With the cold air on its way as winter approaches, some Canadians are making sure their lips are sealed when they go outside. It's not because they're afraid they'll spill secrets; breathing through the mouth when it's freezing outside can cause tooth pain in people with tooth hypersensitivity. If you instinctively keep your lips shut when going out on a cold day or avoid eating ice cream or drinking hot coffee, this condition might seem very familiar to you. Here are some reasons why your teeth might be hypersensitive and tips on what you can do about it.
As people age, it's common for the gums to begin receding. Another cause of gum recession is periodontitis, a form of gum disease. As the gums allow more of the tooth to be exposed, the normally protected dentin is now able to be touched by cold air and hot or cold liquids and foods. This can give you a "zing" as the sensation travels down your tooth and into your jaw.
Your dentist can apply a fluoride varnish to the exposed dentin; this provides a light coating of protection, similar to what the gums were providing before they receded. In severe cases, a surgical graft can be done to replace some of the missing gum tissue. In addition, you can try using a toothpaste formulated for sensitive teeth. Ask your dentist for a recommendation.
Cracks and Crazing
If you have a habit of chewing ice, chomping down on hard candy (or pen caps) or grinding your teeth, you might have tiny cracks in the enamel, or outer layer, of your teeth. These tiny cracks are also called crazing. When hot or cold substances get into the cracks, you'll feel the jolt of pain as it hits your dentin.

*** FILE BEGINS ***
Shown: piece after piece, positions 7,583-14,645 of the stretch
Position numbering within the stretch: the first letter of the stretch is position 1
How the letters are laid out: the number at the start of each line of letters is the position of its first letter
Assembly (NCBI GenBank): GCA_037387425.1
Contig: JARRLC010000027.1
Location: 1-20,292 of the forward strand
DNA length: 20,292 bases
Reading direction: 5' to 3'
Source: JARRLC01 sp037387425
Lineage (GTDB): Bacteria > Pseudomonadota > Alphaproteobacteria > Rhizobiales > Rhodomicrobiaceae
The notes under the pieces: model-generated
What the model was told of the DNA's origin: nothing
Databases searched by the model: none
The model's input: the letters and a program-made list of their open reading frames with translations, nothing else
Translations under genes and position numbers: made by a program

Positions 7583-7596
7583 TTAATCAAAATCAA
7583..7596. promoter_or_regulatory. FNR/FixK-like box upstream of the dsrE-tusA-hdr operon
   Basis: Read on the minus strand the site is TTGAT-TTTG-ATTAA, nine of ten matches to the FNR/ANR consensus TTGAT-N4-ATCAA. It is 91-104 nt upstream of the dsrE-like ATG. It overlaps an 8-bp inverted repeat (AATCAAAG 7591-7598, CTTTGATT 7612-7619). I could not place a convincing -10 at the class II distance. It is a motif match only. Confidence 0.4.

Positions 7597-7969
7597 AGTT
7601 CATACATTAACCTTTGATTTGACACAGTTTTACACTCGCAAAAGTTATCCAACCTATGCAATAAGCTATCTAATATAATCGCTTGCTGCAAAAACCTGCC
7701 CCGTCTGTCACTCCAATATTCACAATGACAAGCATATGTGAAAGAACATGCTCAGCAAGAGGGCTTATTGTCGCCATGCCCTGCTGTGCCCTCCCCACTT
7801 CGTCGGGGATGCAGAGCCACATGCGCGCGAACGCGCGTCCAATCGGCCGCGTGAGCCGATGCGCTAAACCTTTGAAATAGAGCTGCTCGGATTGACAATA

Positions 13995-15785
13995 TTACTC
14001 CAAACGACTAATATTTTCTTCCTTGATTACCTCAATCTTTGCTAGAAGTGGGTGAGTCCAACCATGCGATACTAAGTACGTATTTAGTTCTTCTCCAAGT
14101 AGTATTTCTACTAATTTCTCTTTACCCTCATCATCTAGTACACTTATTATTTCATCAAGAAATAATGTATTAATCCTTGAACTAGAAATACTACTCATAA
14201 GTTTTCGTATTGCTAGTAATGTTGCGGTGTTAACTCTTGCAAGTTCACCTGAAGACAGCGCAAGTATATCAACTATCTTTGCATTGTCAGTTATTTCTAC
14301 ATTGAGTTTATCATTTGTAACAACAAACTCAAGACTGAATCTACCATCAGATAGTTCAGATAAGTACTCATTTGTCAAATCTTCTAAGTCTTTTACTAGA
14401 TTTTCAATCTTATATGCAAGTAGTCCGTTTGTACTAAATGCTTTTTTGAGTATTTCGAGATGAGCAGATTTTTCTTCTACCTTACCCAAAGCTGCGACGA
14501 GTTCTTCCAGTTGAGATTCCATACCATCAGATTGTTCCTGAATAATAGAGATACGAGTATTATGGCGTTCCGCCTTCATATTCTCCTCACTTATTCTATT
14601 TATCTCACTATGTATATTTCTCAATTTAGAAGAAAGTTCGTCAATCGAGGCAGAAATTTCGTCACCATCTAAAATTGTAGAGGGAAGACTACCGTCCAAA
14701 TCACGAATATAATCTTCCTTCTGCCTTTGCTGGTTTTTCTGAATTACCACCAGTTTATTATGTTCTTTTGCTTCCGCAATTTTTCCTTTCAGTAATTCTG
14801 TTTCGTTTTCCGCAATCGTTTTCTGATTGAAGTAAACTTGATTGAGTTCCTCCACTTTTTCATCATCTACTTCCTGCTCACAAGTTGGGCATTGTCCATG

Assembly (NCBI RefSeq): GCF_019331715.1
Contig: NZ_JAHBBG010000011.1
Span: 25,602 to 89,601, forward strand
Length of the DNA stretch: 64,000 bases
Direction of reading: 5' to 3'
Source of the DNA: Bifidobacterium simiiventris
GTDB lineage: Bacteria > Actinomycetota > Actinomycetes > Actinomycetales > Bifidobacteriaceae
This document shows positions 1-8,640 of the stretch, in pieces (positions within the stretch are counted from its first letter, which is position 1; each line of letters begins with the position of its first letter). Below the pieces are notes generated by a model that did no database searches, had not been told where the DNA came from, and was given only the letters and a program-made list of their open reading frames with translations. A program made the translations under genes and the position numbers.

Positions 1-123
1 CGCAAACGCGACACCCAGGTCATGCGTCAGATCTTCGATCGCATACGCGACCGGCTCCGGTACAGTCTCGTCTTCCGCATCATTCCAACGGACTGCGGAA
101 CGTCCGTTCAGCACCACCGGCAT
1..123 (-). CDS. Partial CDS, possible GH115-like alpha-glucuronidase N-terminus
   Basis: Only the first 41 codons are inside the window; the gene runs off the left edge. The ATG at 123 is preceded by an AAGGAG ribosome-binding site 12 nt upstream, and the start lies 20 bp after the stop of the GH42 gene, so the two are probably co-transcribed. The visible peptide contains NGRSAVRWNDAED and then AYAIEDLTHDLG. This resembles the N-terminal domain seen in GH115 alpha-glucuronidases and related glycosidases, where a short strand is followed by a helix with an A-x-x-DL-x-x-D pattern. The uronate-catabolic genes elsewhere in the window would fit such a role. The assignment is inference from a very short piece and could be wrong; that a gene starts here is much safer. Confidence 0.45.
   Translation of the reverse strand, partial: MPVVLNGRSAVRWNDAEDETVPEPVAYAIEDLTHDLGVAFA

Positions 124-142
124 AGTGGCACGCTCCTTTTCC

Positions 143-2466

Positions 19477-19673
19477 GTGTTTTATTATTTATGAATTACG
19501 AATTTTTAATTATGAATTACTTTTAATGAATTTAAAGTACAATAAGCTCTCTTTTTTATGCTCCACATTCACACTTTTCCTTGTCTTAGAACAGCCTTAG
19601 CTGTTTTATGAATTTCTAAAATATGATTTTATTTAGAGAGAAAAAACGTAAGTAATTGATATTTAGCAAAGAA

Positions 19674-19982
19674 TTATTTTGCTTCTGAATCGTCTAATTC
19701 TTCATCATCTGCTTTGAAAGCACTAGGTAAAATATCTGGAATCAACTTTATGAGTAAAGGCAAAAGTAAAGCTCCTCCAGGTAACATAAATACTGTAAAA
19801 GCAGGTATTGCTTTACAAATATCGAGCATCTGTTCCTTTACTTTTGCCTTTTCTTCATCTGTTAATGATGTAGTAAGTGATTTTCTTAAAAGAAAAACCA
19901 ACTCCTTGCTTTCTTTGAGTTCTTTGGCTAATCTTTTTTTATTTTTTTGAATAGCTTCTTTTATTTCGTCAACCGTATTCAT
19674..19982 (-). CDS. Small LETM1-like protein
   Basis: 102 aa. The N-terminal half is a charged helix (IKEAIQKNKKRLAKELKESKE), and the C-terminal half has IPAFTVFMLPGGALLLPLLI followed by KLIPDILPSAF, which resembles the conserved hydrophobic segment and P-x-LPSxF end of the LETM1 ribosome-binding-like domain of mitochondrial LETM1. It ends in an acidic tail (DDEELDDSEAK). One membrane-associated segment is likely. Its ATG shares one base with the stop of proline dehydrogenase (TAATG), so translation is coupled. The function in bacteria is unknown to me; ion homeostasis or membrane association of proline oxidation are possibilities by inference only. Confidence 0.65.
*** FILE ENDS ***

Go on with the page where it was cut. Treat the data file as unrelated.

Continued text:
As with receding gums, fluoride varnishes and toothpaste for sensitive teeth can help with pain caused by crazing. If it's one or two teeth in particular that are affected, a crown might also help, as it will protect the tooth by covering it in porcelain or metal. If you grind your teeth, a night guard will help you from inflicting more damage on your teeth while you sleep.
When you feel a sharp pain in response to hot or cold and you can isolate the pain to just one tooth, dental decay might be to blame. You may have a cavity that is allowing the substance to reach the inner surfaces of your tooth. If you currently have a filling in place, it's possible that bacteria has leaked under the filling and is creating more decay.
A dental X-ray and examination can usually detect this type of problem. In some cases, the decay might have infiltrated the nerve of the tooth; when this happens, a root canal treatment might be necessary to stop the hypersensitivity and, ultimately, save the tooth from having to be extracted.
Tooth hypersensitivity can be frustrating, but there is most likely a treatment that will help. Talk to a dentist like Dental Services Franklin Dental Centre to learn about your options.